City guide Rome
- Tuesday 1 May 2001
TOM MARESCA goes on a wine and food lovers' tour of the Italian capital
Rome was once the worst city in Italy for wine. Today, with smart new restaurants, revitalised trattorias and a wholly new wine bar scene, it's one of the best. Your wine choices in Rome used to be very simple – all the waiter ever asked was: 'red or white?' – but now at even the most modest trattoria you can choose from around 100 wines from all over Italy. Happily for the wine-obsessed visitor, many of Rome's best wine destinations coincide with major tourist attractions. The Piazza Navona and the Piazza del Popolo, the Pantheon, the Forum, the Baths of Diocletian, Trastevere and the Isola Tiberina – all have restaurants, wine bars and retail outlets that, as the Michelin Guide would say, are worth the trip. Whether you want a light lunch or a full meal, you can now do so with a glass or bottle of fine wine from almost anywhere in the peninsula, and there are excellent shops to provide fine souvenir bottles for your post-trip feasting and nostalgia when you return home.
Many wine bars have full retail shops attached and many excellent retail shops have small tasting bars built in. The two best are very slightly off the beaten tourist track: Costantini, with its wine bar/restaurant Il Simposio, just behind the Palace of Justice in the Prati section; and Trimani, also with a full-blown wine bar and restaurant, about a five-minute walk from the baths of Diocletian. Costantini seems to have the larger selection of older vintages, while Trimani may have more boutique producers, but both have generous representations from all of Italy's wine zones, plus fine grappa collections and a wide array of those
current Italian passions, Champagne and malt whisky.
Costantini, Piazza Cavour 16, Rome. Tel: +39 06 321 3210.
Trimani, Via Cernaia 37B, Rome. Tel: +39 06 446 9661.
Experts agree that, besides being one of the best restaurants in town, La Pergola of the Rome Hilton has the best wine list in Rome. This is true if you've come to Rome to eat international
cuisine, but I go to Rome not just for Italian food but for Roman food, which has an earthiness and sapidity that can make ordinary wines sing and great wines create symphonies. It's not a cuisine for the timid: after Rome's beloved abbacchio and porchetta, at the heart of it is the famous quinto quarto, the fifth quarter of beef and lamb. As Roman cynicism has it, this is the innards, tails and tongues left over after the prelates and the politicians have devoured all the rest. With these and more conventional cuts of meat, as with vegetables, Roman cooks insist on the freshest and best quality, and then treat the ingredients relatively simply. The wines that have evolved with this cuisine over the centuries play a similar game – the grape or the blend of grapes are the stars, not the oenologist and especially not the cooper.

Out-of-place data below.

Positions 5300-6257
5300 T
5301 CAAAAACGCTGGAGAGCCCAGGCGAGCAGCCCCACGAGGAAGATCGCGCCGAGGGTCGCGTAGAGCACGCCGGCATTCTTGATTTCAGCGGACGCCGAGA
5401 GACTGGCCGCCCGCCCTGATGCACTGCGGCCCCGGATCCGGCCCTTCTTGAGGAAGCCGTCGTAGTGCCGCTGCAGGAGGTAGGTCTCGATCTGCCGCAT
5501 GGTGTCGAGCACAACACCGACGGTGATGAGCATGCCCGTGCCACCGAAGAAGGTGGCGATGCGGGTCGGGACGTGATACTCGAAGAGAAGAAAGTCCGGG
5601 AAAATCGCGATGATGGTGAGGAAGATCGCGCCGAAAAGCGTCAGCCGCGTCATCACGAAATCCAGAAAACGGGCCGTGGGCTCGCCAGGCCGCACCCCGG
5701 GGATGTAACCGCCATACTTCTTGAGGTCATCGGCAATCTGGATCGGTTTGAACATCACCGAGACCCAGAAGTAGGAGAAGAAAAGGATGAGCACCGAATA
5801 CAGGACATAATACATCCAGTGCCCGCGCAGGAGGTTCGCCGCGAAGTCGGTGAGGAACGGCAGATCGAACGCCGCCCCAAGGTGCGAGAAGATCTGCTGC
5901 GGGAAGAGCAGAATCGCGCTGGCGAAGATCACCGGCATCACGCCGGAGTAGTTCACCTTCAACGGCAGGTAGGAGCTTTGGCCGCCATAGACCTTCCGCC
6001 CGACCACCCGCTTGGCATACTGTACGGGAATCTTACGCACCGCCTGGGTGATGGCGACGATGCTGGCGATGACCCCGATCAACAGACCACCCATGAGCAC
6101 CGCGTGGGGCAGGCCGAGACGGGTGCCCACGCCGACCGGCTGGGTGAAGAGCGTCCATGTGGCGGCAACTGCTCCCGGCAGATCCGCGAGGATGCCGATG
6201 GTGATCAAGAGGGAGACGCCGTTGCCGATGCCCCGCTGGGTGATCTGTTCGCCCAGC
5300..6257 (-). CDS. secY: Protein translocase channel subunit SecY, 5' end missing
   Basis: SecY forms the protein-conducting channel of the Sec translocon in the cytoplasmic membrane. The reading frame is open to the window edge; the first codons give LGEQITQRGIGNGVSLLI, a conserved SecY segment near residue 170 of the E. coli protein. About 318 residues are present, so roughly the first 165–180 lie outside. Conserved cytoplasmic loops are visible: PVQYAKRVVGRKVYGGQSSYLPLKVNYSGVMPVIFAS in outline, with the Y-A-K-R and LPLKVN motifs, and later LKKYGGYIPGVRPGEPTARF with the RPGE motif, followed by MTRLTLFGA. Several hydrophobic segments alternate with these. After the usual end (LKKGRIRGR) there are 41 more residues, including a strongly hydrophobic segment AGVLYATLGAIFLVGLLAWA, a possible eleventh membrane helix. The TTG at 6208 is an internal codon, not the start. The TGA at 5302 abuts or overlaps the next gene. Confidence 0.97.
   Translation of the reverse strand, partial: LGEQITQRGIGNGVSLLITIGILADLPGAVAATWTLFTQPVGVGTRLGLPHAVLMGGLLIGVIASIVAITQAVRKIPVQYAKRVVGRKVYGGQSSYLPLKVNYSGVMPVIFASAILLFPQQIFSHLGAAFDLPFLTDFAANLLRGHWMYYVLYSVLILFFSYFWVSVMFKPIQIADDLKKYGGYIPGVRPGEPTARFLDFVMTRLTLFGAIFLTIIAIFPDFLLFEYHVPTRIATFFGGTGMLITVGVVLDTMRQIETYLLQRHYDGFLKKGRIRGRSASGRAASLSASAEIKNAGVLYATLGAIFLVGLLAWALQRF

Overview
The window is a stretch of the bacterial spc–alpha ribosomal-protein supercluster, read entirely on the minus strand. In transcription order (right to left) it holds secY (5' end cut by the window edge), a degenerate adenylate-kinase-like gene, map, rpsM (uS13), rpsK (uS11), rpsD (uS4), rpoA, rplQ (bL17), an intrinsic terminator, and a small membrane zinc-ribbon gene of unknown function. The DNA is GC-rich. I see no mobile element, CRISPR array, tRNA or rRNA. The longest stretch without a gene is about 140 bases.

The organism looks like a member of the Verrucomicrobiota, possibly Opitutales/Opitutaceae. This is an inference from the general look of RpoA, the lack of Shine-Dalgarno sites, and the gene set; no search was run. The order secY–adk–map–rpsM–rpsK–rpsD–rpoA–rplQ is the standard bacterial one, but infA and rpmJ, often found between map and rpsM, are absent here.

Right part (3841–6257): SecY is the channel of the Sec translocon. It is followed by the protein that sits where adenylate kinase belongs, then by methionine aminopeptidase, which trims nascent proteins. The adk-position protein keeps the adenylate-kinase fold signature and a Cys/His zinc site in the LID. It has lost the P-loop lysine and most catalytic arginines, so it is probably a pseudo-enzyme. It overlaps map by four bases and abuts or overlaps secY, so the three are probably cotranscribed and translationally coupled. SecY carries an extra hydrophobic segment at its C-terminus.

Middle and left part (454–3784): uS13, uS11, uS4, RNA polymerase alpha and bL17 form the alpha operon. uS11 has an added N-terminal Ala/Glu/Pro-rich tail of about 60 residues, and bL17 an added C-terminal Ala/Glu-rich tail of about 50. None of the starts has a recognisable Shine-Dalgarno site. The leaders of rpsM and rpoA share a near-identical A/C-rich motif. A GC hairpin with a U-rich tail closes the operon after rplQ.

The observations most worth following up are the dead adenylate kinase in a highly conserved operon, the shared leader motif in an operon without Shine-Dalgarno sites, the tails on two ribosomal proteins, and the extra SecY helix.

La Matricianella is a fine example of this sort of establishment. Located just a couple of minutes from the Piazza del Parlamento, it offers classic Roman dishes – a surprisingly light and elegant yet still earthy pasta e patate, for instance – as well as the whole gamut of fried dishes that Romans dote on, accompanied by a 200-plus list of Italian wines from all the regions, including the often neglected Lazio. If you must, there are even a few French and New World wines. Prices are reasonable and satisfaction is evident on the faces of the casually well-dressed Roman clientele. La Matricianella, Via del Leone 4, Rome. Tel: +39 06 683 2100. Fortunato al Pantheon and Settimio al Pantheon are similarly enjoyable, both offering ample Italian wine lists and serving many classic dishes – among them fettucine with funghi porcini, rigatoni all' amatriciana, penne arrabbiata, bollito misto, scottadita, trippa alla romana and osso buco – to a faithful Roman clientele, even in the heart of the tourist throngs.